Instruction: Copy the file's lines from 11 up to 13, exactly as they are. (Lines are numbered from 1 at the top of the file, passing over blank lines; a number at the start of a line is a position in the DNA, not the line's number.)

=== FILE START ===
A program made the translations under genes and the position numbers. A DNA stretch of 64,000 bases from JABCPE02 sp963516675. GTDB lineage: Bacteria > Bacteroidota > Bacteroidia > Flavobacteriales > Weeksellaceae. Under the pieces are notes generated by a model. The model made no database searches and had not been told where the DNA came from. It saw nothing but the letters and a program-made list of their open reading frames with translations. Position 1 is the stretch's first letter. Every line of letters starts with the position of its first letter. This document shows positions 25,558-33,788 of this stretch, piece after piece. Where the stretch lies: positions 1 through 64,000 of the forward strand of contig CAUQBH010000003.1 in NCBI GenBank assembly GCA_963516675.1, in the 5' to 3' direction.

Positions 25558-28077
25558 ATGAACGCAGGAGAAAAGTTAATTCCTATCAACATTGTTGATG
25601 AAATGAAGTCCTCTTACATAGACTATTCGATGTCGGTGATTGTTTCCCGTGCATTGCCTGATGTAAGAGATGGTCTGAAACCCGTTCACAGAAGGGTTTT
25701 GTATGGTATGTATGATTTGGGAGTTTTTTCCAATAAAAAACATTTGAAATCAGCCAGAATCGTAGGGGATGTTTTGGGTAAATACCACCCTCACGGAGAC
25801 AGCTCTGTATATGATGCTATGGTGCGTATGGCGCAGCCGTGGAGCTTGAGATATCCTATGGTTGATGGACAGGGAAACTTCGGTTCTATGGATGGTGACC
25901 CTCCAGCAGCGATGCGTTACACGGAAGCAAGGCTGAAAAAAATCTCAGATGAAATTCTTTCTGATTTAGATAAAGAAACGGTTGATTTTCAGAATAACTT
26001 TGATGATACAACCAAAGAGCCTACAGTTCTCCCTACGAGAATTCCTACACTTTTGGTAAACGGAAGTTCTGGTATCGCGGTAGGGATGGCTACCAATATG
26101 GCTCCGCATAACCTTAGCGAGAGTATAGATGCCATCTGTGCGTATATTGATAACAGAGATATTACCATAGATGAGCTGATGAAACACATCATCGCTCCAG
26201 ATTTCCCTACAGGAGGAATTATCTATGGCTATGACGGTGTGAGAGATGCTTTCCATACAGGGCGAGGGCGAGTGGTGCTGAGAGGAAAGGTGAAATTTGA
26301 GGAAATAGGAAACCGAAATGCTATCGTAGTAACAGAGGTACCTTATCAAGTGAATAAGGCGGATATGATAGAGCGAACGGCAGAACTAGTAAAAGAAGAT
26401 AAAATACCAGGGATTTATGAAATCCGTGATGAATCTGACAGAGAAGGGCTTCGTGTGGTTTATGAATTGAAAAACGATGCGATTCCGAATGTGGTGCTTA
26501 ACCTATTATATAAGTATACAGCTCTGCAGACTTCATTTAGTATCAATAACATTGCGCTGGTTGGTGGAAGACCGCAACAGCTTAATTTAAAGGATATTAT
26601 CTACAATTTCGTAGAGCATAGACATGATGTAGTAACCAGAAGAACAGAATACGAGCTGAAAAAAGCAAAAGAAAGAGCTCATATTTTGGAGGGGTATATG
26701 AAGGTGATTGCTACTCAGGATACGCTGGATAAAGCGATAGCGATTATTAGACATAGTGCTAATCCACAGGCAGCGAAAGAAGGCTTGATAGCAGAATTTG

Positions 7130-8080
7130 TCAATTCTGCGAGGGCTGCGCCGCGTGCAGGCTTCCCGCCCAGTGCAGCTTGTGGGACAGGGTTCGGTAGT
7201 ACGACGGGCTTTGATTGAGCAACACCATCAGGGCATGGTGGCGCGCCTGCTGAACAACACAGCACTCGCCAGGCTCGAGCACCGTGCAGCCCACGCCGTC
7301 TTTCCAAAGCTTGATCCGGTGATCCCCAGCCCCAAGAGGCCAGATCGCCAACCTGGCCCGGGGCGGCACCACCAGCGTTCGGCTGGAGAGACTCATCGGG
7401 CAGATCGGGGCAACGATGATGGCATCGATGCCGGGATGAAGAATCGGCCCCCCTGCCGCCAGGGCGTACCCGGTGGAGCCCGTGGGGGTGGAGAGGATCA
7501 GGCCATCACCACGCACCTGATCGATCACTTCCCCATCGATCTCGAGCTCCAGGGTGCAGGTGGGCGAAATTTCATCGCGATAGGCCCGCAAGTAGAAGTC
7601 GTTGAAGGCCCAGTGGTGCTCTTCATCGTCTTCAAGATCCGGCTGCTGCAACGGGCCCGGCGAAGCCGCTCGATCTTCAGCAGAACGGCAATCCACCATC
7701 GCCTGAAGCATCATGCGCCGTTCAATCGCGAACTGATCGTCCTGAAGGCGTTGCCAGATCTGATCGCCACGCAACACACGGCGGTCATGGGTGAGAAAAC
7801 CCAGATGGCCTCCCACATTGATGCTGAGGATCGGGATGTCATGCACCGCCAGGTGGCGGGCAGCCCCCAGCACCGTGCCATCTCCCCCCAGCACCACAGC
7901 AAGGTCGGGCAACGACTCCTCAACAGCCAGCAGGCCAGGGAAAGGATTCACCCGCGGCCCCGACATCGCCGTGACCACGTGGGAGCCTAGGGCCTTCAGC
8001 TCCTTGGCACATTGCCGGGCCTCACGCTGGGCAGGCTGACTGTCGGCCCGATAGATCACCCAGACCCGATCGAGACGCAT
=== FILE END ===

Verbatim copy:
26301 GGAAATAGGAAACCGAAATGCTATCGTAGTAACAGAGGTACCTTATCAAGTGAATAAGGCGGATATGATAGAGCGAACGGCAGAACTAGTAAAAGAAGAT
26401 AAAATACCAGGGATTTATGAAATCCGTGATGAATCTGACAGAGAAGGGCTTCGTGTGGTTTATGAATTGAAAAACGATGCGATTCCGAATGTGGTGCTTA
26501 ACCTATTATATAAGTATACAGCTCTGCAGACTTCATTTAGTATCAATAACATTGCGCTGGTTGGTGGAAGACCGCAACAGCTTAATTTAAAGGATATTAT